The Fields of Eden
Oregon Territory, 1842-1849. This ambitious novel chronicles the settling of a land in the wilderness by a never-ending flood of American immigrants. Oregon was no paradise. It took hard work to settle it. It shaped its new arrivals as much as they shaped their new land.
Before them came the British-based Hudson Bay Company, whose chief factor, Dr. John McLoughlin, had no choice but to welcome them, give them credit toward the food and clothes they needed, knowing full well that history is on their side, not his, and not the company’s. The newcomers were visionaries, spies, mountaineers, missionaries, would-be politicians, vagrants, and families with dreams. (Wives, as a rule, however, were far less willing than their husbands.) Wheeler weaves their various tales together in a wide-ranging panorama of human strengths, weaknesses and imperfections.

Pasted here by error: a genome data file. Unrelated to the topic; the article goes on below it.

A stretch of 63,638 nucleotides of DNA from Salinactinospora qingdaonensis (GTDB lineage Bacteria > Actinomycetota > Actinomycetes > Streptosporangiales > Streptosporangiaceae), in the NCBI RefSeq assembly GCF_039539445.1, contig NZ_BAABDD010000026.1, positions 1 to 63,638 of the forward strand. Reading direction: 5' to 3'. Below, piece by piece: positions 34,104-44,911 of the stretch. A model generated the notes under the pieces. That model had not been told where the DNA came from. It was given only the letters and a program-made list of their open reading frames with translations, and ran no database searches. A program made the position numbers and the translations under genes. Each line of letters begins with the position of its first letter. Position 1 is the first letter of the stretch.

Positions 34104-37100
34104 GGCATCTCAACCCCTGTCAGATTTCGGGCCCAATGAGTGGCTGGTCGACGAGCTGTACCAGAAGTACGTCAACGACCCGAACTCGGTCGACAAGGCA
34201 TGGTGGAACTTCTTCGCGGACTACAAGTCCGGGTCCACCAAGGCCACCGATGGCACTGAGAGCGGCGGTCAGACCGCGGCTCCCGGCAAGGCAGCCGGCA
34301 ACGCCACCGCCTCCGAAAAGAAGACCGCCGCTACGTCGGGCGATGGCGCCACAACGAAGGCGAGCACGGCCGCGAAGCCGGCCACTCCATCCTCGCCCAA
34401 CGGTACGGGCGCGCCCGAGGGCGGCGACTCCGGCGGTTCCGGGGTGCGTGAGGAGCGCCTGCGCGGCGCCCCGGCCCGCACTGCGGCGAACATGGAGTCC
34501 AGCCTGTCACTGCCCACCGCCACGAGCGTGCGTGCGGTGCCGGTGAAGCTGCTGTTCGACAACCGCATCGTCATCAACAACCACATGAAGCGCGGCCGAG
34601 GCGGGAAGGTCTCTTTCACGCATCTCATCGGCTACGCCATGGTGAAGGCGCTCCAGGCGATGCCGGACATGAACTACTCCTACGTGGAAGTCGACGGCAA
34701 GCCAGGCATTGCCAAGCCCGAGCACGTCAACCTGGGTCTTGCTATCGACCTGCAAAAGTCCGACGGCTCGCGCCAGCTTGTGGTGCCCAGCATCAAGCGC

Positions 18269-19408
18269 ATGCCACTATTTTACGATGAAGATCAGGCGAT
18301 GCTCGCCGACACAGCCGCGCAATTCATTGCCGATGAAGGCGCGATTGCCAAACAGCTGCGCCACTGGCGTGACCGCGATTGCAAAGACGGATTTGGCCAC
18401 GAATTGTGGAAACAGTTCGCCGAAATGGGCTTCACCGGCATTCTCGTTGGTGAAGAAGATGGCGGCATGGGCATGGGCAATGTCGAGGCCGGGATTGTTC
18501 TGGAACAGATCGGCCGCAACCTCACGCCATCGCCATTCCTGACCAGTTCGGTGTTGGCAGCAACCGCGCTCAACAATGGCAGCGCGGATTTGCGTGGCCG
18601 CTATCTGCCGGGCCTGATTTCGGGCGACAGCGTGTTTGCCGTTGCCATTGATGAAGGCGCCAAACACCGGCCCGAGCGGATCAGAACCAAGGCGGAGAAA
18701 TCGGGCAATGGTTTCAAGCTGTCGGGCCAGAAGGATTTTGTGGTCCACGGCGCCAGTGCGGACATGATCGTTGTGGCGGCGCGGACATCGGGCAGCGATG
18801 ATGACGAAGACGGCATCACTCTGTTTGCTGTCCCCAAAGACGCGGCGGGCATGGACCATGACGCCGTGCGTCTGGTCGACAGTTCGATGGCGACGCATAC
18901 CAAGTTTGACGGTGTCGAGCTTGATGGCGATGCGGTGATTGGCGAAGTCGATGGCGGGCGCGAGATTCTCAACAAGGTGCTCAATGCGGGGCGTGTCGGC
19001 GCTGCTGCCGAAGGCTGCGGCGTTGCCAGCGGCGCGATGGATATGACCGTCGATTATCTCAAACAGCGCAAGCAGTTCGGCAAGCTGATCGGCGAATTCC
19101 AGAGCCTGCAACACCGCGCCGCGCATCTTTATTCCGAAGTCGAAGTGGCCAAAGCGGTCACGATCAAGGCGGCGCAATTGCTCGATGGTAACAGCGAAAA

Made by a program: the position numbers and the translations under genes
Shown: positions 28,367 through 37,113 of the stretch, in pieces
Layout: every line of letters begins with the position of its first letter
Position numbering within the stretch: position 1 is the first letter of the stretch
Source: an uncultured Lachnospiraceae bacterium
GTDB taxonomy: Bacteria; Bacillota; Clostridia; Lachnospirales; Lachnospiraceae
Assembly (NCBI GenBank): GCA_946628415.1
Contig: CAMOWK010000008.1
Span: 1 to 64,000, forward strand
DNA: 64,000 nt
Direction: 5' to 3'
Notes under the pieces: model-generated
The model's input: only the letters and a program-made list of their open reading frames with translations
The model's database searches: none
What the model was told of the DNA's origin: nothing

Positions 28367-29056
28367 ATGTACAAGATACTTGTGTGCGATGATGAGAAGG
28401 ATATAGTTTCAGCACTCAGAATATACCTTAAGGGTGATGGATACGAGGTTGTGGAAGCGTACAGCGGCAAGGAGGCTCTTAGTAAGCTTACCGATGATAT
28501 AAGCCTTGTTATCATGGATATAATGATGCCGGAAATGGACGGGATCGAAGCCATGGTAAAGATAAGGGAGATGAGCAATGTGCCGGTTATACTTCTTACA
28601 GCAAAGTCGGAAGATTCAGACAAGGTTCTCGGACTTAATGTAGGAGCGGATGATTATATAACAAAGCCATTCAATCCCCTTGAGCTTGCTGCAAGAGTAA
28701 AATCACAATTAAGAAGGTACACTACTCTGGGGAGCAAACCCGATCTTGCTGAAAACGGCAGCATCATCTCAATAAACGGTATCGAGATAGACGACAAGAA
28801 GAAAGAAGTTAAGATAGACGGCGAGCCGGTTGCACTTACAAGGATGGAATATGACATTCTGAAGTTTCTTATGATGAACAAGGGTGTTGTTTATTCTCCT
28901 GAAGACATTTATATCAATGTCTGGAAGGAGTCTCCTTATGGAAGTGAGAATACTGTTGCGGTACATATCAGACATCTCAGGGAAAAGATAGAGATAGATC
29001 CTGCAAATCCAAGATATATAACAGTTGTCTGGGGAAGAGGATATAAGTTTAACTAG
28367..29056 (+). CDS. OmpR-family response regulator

As usual in Wheeler’s books of the American West, not all the stories end happily, nor in many cases can they be said to end at all. Giving the book some focus, a more than nominal amount of sympathy is given John McLoughlin, a real person, as a man handed the unenviable task of doing his Christian duty, and ending up being hated for it.